We left for Angers at eight o’clock, I riding on the back wheel of Cassis’s huge ungainly bike with my feet wedged perilously beneath the handlebars. Reine’s bicycle was smaller and more elegant, with high handlebars and a leather saddle. There was a bicycle basket across the handlebars in which she carried a flask of chicory coffee, and three identical packets of sandwiches. Reine had tied a white scarf around her head to protect her coiffure, and the tails whipped at her nape as she rode. We stopped three or four times on our way-to drink from the flask in Reine’s bicycle basket, to check a soft tire, to eat a piece of bread and cheese in lieu of breakfast. At last we came to the suburbs of Angers, passing the coll`ege-closed now for the holidays and guarded by a pair of German soldiers at the gate-and down streets of stucco houses toward the town center.
The cinema, the Palais-Dor'e, was in the main square, close to where the market was held. Several rows of small shops lined the square, most of which were opening for the morning, and a man was washing down the pavement with a bucket of water and a broom. We pushed the bikes then, steering them into an alley between a barber’s and shuttered butcher’s shop. The alley was barely wide enough to walk through, and the ground was piled with rubble and debris; it seemed safe to assume that our bikes would be left alone. A woman at the terrasse of a caf'e smiled at us and called a greeting; a few Sunday customers were already there, drinking bowls of chicory and eating croissants or hard-boiled eggs. A delivery boy went by on a bicycle, ringing his bell importantly; by the church a newspaper stand sold single-sheet bulletins. Cassis looked round, then made his way to the newsstand. I saw him hand something to the newspaper man, then the man handed Cassis a bundle, which quickly vanished into Cassis’s trouser waistband.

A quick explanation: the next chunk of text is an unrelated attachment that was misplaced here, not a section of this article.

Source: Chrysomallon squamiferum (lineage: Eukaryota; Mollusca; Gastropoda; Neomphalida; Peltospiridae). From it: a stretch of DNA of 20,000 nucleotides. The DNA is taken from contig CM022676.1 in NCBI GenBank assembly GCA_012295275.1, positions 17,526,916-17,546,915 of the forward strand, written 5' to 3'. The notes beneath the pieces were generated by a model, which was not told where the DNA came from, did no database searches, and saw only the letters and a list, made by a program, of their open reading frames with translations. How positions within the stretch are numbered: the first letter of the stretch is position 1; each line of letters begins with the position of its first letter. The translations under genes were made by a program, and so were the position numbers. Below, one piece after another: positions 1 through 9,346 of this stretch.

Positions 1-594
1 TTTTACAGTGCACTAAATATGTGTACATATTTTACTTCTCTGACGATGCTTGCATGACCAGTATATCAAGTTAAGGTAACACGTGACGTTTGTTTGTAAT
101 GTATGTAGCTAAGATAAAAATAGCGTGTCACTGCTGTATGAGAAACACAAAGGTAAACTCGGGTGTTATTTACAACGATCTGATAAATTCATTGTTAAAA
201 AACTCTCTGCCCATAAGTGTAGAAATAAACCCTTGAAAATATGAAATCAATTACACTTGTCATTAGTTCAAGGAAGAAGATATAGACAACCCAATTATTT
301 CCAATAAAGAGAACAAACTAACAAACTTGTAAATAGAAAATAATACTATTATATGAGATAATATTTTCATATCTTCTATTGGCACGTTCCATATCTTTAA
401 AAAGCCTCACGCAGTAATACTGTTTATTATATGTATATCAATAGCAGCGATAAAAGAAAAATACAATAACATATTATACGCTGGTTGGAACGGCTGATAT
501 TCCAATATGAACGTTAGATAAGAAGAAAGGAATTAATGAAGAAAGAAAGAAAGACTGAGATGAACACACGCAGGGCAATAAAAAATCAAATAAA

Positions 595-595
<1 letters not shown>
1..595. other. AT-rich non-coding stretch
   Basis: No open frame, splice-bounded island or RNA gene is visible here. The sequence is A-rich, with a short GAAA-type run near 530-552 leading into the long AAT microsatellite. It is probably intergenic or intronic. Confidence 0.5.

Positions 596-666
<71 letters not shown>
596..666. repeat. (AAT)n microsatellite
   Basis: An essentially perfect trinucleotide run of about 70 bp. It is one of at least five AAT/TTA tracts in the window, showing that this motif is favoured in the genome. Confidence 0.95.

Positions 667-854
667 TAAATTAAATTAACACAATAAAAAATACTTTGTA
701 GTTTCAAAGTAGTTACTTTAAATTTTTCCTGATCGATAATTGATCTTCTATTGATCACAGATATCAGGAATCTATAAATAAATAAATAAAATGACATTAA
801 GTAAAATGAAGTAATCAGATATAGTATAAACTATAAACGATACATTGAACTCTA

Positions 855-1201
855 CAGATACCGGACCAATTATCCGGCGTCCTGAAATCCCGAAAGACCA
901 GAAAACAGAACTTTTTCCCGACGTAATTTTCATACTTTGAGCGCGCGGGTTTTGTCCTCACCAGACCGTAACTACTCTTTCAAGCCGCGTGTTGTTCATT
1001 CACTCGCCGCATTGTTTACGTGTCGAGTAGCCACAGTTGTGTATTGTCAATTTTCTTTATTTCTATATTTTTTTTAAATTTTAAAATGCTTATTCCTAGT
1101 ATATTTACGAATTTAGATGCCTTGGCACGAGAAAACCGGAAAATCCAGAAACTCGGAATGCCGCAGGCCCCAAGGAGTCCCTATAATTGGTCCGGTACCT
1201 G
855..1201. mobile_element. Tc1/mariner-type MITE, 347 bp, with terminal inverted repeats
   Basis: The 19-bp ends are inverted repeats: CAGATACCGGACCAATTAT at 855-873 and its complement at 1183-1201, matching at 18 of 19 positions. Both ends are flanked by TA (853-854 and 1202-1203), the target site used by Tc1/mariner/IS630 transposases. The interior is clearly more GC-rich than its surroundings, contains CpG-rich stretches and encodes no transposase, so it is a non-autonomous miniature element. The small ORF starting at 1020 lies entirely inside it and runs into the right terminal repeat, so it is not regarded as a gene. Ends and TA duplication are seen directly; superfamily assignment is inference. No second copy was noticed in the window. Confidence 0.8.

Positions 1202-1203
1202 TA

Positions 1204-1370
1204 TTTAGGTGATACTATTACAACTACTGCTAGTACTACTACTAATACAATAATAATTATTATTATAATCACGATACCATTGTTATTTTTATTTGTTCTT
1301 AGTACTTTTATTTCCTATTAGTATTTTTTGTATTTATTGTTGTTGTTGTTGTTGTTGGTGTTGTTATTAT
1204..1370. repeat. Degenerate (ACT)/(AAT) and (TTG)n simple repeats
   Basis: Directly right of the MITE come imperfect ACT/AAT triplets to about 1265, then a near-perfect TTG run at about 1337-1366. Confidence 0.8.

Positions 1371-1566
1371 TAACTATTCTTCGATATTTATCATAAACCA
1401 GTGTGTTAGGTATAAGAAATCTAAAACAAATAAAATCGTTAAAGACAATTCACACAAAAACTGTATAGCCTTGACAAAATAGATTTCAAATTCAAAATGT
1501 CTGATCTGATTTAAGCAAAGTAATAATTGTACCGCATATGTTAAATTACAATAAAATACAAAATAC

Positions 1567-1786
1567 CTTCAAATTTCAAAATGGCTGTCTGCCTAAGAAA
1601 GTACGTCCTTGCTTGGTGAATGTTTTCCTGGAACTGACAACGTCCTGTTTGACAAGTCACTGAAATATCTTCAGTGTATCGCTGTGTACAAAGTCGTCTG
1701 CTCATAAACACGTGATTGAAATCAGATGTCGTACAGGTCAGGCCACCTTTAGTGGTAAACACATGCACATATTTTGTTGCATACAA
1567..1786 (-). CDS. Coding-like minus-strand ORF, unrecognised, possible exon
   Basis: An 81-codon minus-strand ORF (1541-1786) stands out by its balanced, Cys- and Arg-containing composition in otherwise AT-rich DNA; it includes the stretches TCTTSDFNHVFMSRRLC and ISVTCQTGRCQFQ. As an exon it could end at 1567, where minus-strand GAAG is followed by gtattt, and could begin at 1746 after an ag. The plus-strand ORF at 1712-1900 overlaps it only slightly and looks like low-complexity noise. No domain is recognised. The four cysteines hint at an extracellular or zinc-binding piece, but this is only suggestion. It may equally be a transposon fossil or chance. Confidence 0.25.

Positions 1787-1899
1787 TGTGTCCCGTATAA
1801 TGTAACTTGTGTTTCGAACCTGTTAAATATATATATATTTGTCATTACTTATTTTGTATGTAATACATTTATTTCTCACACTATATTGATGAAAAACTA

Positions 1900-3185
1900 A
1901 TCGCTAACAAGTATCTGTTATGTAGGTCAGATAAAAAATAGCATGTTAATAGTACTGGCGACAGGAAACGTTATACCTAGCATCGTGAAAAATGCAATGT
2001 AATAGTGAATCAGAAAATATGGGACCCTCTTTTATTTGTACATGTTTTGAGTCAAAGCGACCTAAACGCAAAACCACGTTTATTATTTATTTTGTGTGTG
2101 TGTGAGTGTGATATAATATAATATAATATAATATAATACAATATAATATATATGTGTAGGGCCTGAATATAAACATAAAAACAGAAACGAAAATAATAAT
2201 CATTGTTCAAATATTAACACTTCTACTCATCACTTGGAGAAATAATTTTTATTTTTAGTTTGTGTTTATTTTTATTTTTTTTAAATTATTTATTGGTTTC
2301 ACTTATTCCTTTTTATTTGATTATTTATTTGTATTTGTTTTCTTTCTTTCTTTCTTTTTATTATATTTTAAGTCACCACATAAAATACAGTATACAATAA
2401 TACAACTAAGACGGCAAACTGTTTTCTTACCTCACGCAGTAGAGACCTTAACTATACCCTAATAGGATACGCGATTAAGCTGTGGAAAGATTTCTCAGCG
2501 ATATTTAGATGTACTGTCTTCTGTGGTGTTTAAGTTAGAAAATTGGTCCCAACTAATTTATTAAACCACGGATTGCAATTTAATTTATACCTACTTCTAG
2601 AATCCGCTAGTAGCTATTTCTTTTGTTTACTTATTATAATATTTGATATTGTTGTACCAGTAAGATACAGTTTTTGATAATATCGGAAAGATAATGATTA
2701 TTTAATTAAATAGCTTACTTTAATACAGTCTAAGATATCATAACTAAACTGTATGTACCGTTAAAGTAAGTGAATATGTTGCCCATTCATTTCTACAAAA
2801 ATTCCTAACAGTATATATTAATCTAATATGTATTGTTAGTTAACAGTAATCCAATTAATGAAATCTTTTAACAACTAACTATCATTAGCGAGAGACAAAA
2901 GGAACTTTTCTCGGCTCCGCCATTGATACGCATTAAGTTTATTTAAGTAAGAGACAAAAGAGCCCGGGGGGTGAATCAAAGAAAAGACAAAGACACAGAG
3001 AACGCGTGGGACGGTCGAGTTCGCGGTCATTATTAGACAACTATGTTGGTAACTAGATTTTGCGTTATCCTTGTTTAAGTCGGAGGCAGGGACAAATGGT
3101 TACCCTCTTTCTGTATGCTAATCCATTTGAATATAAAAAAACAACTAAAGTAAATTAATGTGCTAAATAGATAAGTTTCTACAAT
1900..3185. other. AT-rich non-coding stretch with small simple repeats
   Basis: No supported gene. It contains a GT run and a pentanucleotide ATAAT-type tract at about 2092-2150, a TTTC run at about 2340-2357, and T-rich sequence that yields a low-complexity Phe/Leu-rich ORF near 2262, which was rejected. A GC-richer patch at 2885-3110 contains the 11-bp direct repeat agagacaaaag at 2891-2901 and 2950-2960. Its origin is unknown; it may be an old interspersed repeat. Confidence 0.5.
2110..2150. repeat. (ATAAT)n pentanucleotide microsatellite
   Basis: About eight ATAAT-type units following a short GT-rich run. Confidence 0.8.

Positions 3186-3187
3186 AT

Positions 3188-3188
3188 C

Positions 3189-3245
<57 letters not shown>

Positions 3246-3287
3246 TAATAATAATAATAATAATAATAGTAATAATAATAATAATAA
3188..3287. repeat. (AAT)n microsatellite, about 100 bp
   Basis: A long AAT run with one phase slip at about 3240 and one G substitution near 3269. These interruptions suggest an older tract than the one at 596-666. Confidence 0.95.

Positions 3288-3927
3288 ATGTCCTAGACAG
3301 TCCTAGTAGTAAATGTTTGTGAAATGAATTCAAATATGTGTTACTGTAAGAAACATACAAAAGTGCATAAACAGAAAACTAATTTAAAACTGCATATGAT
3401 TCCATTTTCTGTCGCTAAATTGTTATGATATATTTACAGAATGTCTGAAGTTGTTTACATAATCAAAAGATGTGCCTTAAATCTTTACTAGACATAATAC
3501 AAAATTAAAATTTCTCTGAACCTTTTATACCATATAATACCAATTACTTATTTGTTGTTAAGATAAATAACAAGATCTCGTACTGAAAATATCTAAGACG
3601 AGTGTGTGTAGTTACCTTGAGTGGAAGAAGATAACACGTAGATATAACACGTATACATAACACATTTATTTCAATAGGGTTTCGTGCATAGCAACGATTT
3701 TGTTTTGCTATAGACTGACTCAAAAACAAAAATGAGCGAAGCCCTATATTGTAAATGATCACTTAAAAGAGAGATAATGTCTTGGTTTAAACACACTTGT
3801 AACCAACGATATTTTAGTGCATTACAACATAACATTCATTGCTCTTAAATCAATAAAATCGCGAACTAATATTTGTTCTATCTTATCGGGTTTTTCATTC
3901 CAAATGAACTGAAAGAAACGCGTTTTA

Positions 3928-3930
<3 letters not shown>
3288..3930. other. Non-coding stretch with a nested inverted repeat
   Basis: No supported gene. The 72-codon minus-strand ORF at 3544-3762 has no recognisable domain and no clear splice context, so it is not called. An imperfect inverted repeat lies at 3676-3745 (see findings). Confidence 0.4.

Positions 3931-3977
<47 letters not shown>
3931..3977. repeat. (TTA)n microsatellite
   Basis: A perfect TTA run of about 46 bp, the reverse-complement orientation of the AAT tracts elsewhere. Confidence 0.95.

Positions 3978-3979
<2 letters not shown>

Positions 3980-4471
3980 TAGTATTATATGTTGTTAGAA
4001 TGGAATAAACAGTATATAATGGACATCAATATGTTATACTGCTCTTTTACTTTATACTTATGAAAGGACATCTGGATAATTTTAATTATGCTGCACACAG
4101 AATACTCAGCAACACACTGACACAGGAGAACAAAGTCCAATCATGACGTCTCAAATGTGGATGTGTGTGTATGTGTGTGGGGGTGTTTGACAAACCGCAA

“What was that?” I asked.
Cassis shrugged. I could see that he was pleased with himself, too pleased to withhold the information just to annoy me. He lowered his voice conspiratorially and allowed me a glimpse of rolled-up papers, which he immediately covered up again.
“Comic books. Serial story.” He winked at Reine self-importantly. “American film magazine.”
Reine uttered a squeak of excitement and made as if to grab his arm. “Let me, let me see!”
Cassis shook his head irritably. “Shh! For God’s sake, Reine!” He lowered his tone again. “He owed me a favor. Black market,” he mouthed. “Kept them for me under the counter.”
Reinette looked at him in awe. I was less impressed. Perhaps because I was less aware of the scarcity of such items; perhaps because the seeds of rebellion already growing in me pushed me to scorn anything of which my brother seemed overly proud. I gave a shrug to show my indifference. Still, I wondered what kind of “favor” the newspaper man might have owed Cassis, and finally concluded that he must have been bragging. I said as much.